In 13 seconds, the National Guard fires 67 bullets. Two student protesters, Jeffrey Miller and Allison Krause, don’t survive their wounds. Neither do Bill Schroeder or Sandra Scheuer—they’re killed as they walk through a parking lot to class, nearly 400 feet away from the guardsmen.

When the popping of gunfire stops, photojournalism student John Filo takes a photo of a young woman, mouth open in a scream, standing over the body of Jeffrey Miller. He’s lying facedown on the pavement; his arms tucked awkwardly beneath him. He’s dead. The photo would later win a Pulitzer Prize, becoming an icon of the anti-war era.

NEWSCAST: And today the guardsmen opened fire on the students, killing four of them, two young men and two young women…

To this day, the National Guard officially maintains there was no direct order to fire. Guardsmen say they were in fear for their lives; that students were throwing rocks. Some guardsmen claim there was a sniper on campus, but the FBI later debunks that theory. 

NEWSCAST: What the investigators have to determine then, is whether indeed there was a sniper, and whether the guard was justified in firing its weapons…

A grand jury indicts eight National Guardsmen on charges of violating Kent State students’ civil rights. All those charges are later dropped.

In 2007, Canfora uncovers an audiotape—recorded May 4th by a student from his dorm window.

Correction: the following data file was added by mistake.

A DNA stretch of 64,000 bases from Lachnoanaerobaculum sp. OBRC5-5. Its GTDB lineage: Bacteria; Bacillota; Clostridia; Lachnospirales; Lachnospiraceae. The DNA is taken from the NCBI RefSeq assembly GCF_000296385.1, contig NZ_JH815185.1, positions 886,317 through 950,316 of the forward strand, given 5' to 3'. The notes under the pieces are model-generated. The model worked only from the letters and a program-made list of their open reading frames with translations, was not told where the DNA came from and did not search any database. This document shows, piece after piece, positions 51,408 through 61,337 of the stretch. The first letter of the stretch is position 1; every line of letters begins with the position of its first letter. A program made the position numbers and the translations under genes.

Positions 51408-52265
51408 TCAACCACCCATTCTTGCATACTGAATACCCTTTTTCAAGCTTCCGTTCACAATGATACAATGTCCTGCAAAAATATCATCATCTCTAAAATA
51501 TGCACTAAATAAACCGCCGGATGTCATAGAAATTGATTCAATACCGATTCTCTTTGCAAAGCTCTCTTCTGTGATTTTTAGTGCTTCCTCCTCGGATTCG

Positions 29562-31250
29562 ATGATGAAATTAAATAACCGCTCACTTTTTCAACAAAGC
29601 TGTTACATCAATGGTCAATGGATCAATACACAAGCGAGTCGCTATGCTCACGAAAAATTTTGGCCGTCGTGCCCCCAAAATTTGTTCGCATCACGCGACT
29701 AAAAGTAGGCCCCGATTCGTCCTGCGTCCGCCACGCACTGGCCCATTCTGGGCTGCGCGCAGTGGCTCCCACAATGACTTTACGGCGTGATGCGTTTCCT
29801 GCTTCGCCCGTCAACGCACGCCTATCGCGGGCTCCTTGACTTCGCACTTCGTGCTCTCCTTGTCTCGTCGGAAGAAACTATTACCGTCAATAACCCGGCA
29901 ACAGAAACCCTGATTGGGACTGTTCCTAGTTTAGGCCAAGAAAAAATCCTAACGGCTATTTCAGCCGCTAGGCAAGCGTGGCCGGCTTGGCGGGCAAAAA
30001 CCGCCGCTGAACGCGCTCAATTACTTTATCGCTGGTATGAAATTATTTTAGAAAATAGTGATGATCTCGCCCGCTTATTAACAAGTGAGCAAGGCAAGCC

Canfora tells the FBI it’s proof there was a command to fire. He says within the garbled audio, he hears a guardsmen yell: “Right here, point, fire.”

Five years later, following analysis by multiple audio experts, the FBI says the tape is inconclusive.

Today, Kent State’s campus is full of reminders of what happened May 4th, 1970. The site of the shootings is now a National Historic Landmark.

A granite memorial near the Commons is surrounded by a field of nearly 59-thousand daffodils – one for each American killed in the Vietnam War.

Popular 60’s rock’n’roll band Crosby, Stills, Nash and Young release a new song just a few weeks after the incident, called “Ohio.”

AUDIO: …four dead in Ohio…

That’s this week’s WORLD History Book, I’m Maria Baer.

(AP Photo/Gene J. Puskar) This is a memorial Sunday, May 3, 2020, on the Kent State University campus site where four students, Allison Krause, Jeffrey Miller, Sandra Scheuer and William Schroeder, were killed when Ohio National Guardsmen opened fire May 4, 1970 during a student protest against the escalation of the war in Vietnam. 

WORLD Radio transcripts are created on a rush deadline. This text may not be in its final form and may be updated or revised in the future. Accuracy and availability may vary. The authoritative record of WORLD Radio programming is the audio record.

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One comment on “History Book – Remembering the Kent State shooting


    Thank you for this story. I believe there are two small corrections – it was not the fifteenth year of the Vietnam war. It started in 1965. The other, is in john Filo’s photo. Mary Ann Vecchio was kneeling, not standing, next to Jeffrey Miller.